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Mike Lofgren says it best:
What we get from The Deer Hunter is this: Vietnam is methodically decontextualized and depoliticized; Americans are portrayed as the innocent victims of treacherous, bestial “Orientals.” It was almost as if we hadn’t killed two million Vietnamese, pulverized their infrastructure, and poisoned the country for generations with 50,000 tons of Agent Orange. Even some American movie critics, generally a tame and studiously apolitical lot, protested this depiction. Why American soldiers went over there is unclear from the film, beyond the fact that the three protagonists dimly see it as a rite of manhood.
The movie is suffused with the notion of the wounded innocence of a valorized white working class fighting in a righteous (but otherwise undefined) cause. This is of course utter crap, given everything we know about the criminal machinations of Richard Nixon, Henry Kissinger and the rest of our political masters. It was not as if the government that sent them to Vietnam (even while engineering the free trade and outsourcing what would turn their southwestern Pennsylvania home into a post-industrial wasteland) didn’t have their best interests in mind; no, it was all the fault of sadistic gooks getting them addicted to Russian roulette.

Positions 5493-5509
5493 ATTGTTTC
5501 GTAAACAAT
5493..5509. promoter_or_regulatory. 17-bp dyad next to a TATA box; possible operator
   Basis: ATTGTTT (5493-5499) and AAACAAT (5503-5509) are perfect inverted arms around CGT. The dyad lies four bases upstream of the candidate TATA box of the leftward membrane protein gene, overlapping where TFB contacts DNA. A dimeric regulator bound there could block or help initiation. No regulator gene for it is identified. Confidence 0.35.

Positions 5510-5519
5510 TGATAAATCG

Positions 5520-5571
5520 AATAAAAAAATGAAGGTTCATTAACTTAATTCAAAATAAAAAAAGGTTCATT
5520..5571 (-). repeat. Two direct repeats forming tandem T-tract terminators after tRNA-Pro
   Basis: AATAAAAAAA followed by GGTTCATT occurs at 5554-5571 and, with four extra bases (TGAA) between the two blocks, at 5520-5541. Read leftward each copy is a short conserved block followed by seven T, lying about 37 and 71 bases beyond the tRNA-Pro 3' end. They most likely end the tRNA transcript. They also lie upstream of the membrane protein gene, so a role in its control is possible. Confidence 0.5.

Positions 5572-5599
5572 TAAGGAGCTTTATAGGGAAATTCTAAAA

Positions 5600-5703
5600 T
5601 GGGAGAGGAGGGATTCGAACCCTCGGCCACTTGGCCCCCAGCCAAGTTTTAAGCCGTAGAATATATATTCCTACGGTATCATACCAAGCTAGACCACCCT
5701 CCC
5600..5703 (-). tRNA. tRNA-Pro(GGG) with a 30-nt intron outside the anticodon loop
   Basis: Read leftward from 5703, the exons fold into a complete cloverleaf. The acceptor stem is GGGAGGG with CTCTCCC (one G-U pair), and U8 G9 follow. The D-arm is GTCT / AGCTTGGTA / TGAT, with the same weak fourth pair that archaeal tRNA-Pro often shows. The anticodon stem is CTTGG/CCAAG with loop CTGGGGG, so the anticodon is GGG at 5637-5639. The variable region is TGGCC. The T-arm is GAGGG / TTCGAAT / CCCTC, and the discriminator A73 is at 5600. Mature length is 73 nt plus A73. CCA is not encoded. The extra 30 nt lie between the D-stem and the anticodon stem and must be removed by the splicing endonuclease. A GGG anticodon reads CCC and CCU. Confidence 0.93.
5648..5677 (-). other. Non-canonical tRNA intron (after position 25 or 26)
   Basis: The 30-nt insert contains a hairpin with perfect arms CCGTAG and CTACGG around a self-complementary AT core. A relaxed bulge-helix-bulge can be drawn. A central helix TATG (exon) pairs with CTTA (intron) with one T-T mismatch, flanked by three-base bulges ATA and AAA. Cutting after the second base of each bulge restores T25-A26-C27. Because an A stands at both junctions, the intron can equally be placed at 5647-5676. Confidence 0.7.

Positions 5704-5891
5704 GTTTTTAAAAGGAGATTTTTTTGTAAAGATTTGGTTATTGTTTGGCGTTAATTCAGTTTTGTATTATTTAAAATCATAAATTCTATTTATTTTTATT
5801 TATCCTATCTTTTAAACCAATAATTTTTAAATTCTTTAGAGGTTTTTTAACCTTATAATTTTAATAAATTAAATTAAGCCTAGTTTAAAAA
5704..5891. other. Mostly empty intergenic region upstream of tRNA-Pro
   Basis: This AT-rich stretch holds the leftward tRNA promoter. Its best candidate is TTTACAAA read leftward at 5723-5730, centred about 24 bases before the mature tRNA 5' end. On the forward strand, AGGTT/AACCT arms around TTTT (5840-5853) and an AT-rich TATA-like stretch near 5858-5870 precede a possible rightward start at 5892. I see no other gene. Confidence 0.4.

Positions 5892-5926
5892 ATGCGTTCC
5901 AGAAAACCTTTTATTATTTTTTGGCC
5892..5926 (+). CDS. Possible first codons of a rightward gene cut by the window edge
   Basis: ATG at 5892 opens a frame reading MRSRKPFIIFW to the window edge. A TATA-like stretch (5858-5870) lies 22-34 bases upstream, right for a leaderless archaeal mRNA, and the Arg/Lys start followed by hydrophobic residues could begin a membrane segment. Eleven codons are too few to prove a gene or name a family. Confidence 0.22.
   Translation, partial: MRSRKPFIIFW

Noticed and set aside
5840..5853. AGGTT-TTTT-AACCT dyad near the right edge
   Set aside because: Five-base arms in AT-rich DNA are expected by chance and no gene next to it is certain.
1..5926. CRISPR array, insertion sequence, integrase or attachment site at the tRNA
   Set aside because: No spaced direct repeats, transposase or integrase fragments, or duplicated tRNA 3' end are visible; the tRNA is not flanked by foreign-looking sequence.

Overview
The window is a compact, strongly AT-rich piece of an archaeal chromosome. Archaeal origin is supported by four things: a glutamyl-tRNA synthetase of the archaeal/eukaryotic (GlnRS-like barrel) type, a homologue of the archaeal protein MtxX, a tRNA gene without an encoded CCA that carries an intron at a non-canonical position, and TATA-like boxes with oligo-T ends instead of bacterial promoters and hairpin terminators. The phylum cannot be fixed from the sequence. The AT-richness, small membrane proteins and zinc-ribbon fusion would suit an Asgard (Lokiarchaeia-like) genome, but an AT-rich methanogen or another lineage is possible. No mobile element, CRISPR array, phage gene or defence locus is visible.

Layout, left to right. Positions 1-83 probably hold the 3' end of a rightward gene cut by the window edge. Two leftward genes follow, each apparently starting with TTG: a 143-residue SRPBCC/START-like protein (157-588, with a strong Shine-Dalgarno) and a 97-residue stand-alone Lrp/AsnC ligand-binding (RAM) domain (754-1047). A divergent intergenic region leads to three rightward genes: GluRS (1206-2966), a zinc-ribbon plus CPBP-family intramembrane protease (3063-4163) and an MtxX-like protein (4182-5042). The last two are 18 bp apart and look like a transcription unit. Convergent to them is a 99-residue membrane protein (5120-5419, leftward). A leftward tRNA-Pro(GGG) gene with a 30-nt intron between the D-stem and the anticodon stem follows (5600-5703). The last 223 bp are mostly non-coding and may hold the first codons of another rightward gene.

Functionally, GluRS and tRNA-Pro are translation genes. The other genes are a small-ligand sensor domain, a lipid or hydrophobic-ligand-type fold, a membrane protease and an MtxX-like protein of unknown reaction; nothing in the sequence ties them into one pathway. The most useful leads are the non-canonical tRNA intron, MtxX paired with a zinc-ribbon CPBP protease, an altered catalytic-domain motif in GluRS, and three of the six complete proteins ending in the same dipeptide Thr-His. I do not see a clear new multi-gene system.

The major working class characters, unlike, say, Henry Fonda’s Tom Joad or Gary Cooper’s John Doe, are passive stereotypes who are completely un-self actualizing. There is no responsibility or moral agency in them at all, which is what allows them to shamble through their experiences in a depoliticized fog. That is why the climax of the film, the Russian roulette scene, evokes not pathos, as in Greek tragedy, but an admonitory shiver. Yes, it’s gruesome, but characters without complex and believable motivations fail to strike a chord of empathy.
One sees this even in the scenes not set in Vietnam. The Clairton, Pennsylvania, steel works where the protagonists toiled was a place that in the right hands could have evoked Charlie Chaplin’s Modern Times, or, more darkly, Fritz Lang’s Metropolis, and informed us who was paying a double price in this country for its war policies and its economic policies. Instead, it appears that Cimino was merely interested in the grand, fiery tableau of the blast furnaces for the sake of his camera.
All this decontextualization is what makes the final scene, with the survivors singing “God bless America,” such a shameless manipulation that I am surprised a perceptive critic like Roger Ebert fell for it. After having the characters move zombie-like through a pointless gore-fest, to advert to such rank sentimentality — and there is no evidence Cimino was being archly ironic or slyly subversive — is the final insult. My own reaction to such a cheap emotional trick evokes the quote by Oscar Wilde, “One must have a heart of stone to read the death of little Nell without laughing.”
One of the greatest war drama movies, along with Apocalypse Now, Cross of Iron, Platoon, and Full Metal Jacket.
The Russian roulette scene inspired Megadeth's song "My Last Words" on the "Peace Sells...But Who's Buying" LP.